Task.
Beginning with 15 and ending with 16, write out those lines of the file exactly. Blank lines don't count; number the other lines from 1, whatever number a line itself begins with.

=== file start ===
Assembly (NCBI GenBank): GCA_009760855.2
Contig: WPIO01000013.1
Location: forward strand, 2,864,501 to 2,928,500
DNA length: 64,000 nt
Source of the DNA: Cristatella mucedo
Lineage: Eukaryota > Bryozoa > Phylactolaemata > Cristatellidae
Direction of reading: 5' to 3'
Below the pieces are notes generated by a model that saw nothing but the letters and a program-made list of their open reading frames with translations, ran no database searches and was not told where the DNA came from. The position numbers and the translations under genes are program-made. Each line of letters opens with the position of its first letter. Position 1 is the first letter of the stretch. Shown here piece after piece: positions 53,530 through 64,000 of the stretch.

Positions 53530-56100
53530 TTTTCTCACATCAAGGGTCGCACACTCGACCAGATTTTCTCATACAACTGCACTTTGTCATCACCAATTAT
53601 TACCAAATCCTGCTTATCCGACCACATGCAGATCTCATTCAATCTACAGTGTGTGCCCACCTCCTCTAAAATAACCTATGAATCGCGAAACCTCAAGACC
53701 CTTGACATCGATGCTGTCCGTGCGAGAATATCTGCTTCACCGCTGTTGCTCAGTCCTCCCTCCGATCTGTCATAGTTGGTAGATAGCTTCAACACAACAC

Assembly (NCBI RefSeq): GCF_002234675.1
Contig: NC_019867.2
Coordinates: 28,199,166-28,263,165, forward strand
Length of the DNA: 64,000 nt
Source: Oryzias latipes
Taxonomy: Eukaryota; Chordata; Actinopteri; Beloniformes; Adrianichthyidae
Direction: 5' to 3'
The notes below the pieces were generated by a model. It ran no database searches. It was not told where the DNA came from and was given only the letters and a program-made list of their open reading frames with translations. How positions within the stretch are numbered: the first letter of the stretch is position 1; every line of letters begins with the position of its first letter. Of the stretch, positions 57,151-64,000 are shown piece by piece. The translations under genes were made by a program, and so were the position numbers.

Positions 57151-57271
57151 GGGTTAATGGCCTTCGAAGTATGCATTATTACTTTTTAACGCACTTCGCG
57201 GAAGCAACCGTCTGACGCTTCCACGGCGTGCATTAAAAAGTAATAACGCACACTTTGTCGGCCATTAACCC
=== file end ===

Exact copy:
Coordinates: 28,199,166-28,263,165, forward strand
Length of the DNA: 64,000 nt